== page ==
High Street retailers facing up to online competition

The click-and-collect culture is placing greater pressure on High Street retailers, leaving them with uncertain futures as it is more difficult to make sales.


That is according to a new study from IMRG entitled ‘A Tale of Two City Centres’ which shows town and city centre footfall fell by 26% between 2007 and 2013.


Furthermore, all the growth experienced in the retail sector dating back to 2001 has taken place online, showing how important it is for businesses to have a capacity to buy and sell on this platform.


Basic estimates from IMRG suggest that 25,000 High Street stores have closed between 2000 and 2011 as running them was not financially viable.


With a large number of shops faced with company insolvency and liquidation, it is understandable why many retailers are following consumer trends and switching to online services.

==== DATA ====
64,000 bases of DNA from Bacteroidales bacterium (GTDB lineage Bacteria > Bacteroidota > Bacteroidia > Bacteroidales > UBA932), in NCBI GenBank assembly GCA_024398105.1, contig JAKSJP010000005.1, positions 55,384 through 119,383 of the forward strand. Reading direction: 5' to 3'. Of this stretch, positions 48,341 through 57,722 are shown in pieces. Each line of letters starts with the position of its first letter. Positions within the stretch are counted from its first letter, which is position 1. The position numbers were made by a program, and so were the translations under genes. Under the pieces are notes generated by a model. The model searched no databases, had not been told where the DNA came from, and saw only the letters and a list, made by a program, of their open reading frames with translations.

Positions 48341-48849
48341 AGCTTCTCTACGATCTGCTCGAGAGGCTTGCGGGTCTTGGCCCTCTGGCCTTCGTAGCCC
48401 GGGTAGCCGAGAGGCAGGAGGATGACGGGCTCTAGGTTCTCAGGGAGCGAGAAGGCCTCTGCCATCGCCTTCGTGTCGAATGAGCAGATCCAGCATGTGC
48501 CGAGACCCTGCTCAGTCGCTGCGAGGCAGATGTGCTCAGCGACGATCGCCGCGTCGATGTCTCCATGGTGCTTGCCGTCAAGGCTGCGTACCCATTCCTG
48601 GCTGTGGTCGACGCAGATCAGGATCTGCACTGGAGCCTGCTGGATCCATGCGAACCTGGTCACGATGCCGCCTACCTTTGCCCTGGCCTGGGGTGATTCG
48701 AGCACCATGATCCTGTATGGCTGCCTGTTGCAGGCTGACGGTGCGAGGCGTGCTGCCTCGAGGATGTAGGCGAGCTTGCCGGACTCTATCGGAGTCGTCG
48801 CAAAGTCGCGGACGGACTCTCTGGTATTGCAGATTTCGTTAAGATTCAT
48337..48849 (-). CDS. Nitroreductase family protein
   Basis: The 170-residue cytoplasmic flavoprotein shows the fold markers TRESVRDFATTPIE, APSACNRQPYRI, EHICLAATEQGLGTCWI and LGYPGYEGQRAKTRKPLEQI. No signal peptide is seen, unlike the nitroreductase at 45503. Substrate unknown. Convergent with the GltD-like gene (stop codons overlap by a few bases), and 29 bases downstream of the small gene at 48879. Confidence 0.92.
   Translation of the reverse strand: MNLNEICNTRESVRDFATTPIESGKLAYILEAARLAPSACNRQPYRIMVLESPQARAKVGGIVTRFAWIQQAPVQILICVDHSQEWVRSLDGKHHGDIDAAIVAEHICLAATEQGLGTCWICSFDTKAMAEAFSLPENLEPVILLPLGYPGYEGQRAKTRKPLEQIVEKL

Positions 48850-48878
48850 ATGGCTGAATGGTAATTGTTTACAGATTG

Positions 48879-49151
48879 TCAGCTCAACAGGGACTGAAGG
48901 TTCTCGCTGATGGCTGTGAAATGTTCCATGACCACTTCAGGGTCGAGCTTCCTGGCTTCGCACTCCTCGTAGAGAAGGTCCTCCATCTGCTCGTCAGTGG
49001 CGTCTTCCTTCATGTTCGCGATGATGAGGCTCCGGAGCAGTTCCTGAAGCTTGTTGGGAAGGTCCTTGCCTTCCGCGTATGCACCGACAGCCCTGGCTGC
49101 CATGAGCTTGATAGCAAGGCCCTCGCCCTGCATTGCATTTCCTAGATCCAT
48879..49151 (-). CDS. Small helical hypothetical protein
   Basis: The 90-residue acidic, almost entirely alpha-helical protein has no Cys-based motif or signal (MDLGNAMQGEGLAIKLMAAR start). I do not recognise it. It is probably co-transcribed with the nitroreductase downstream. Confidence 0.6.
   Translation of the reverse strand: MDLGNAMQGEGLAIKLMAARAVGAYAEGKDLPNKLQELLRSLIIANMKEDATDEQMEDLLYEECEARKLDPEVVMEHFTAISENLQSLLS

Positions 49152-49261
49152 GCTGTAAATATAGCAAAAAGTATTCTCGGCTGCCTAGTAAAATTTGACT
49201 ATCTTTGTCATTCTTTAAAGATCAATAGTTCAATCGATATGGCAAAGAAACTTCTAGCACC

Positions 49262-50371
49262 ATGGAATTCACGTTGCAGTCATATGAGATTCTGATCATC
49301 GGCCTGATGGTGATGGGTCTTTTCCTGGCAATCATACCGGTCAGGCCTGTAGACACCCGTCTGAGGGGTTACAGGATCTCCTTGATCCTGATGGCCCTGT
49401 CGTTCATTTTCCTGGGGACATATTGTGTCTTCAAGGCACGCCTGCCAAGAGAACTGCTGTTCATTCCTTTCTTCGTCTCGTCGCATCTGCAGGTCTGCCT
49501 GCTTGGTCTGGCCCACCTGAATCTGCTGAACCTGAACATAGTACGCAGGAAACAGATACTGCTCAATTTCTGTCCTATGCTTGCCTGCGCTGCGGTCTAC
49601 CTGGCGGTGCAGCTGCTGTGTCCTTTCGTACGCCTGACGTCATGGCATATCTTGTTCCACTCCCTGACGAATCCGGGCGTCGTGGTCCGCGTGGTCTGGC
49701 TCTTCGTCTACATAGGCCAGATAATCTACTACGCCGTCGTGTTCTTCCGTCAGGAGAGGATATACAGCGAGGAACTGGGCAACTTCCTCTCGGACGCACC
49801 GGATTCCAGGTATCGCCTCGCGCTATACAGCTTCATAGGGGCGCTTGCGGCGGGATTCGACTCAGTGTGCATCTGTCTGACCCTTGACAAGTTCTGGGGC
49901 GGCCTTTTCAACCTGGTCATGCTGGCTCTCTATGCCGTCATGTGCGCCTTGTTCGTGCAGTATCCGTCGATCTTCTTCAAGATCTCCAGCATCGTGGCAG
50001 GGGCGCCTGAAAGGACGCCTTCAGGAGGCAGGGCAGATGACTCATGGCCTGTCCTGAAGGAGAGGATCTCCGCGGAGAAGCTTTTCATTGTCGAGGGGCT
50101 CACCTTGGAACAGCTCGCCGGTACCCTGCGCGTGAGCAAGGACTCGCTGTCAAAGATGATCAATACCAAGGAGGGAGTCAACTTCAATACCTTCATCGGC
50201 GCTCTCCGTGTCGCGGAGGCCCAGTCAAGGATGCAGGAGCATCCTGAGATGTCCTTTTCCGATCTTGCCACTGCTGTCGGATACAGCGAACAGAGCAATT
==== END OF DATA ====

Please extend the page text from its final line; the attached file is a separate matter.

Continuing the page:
Seeking alternative options


It is also worth noting that approximately a third of all online sales happen after 6pm, while some national retailers report that more half of online orders are collected in store via click-and-collect.


Overall, some 21% of UK retail sales are now occurring online, but the report also suggests that click-and-collect services could provide additional sales for struggling retailers.


Tablet devices are also an increasingly popular platform from which to place an order, meaning businesses need to ensure their services are available across all types of mobile platforms in order to truly benefit.


This could potentially drive further sales and ease the pressure placed on the bottom line of these firms – a factor of great importance when considering how to drive growth and expansion.


Businesses that can offer various means of purchase are far more likely to be successful, while taking advantage of social media for marketing purposes can also be hugely beneficial.


Customer expectations are changing and retailers must follow the trends in order to survive – a failure to do so could see them join the ever-growing list of those who cease to trade.


By Phil Smith


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